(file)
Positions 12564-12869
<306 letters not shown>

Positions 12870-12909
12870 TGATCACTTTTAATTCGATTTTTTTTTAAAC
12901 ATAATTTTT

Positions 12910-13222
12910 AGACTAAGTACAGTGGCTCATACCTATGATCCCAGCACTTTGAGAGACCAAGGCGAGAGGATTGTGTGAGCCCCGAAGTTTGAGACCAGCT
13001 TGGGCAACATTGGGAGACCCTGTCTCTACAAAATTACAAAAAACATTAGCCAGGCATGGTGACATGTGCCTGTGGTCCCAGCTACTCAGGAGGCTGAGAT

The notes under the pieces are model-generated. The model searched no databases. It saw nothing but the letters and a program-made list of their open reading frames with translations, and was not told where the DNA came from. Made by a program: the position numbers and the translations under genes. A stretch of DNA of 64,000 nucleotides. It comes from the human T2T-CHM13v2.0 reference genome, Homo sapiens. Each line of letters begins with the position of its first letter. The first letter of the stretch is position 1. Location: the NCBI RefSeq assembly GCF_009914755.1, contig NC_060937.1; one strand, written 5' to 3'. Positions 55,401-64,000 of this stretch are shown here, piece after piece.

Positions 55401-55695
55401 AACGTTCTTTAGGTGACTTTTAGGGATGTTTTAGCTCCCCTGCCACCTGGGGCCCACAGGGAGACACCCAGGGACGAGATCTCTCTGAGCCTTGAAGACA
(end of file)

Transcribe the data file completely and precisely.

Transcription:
Positions 12564-12869
<306 letters not shown>

Positions 12870-12909
12870 TGATCACTTTTAATTCGATTTTTTTTTAAAC
12901 ATAATTTTT

Positions 12910-13222
12910 AGACTAAGTACAGTGGCTCATACCTATGATCCCAGCACTTTGAGAGACCAAGGCGAGAGGATTGTGTGAGCCCCGAAGTTTGAGACCAGCT
13001 TGGGCAACATTGGGAGACCCTGTCTCTACAAAATTACAAAAAACATTAGCCAGGCATGGTGACATGTGCCTGTGGTCCCAGCTACTCAGGAGGCTGAGAT

The notes under the pieces are model-generated. The model searched no databases. It saw nothing but the letters and a program-made list of their open reading frames with translations, and was not told where the DNA came from. Made by a program: the position numbers and the translations under genes. A stretch of DNA of 64,000 nucleotides. It comes from the human T2T-CHM13v2.0 reference genome, Homo sapiens. Each line of letters begins with the position of its first letter. The first letter of the stretch is position 1. Location: the NCBI RefSeq assembly GCF_009914755.1, contig NC_060937.1; one strand, written 5' to 3'. Positions 55,401-64,000 of this stretch are shown here, piece after piece.

Positions 55401-55695
55401 AACGTTCTTTAGGTGACTTTTAGGGATGTTTTAGCTCCCCTGCCACCTGGGGCCCACAGGGAGACACCCAGGGACGAGATCTCTCTGAGCCTTGAAGACA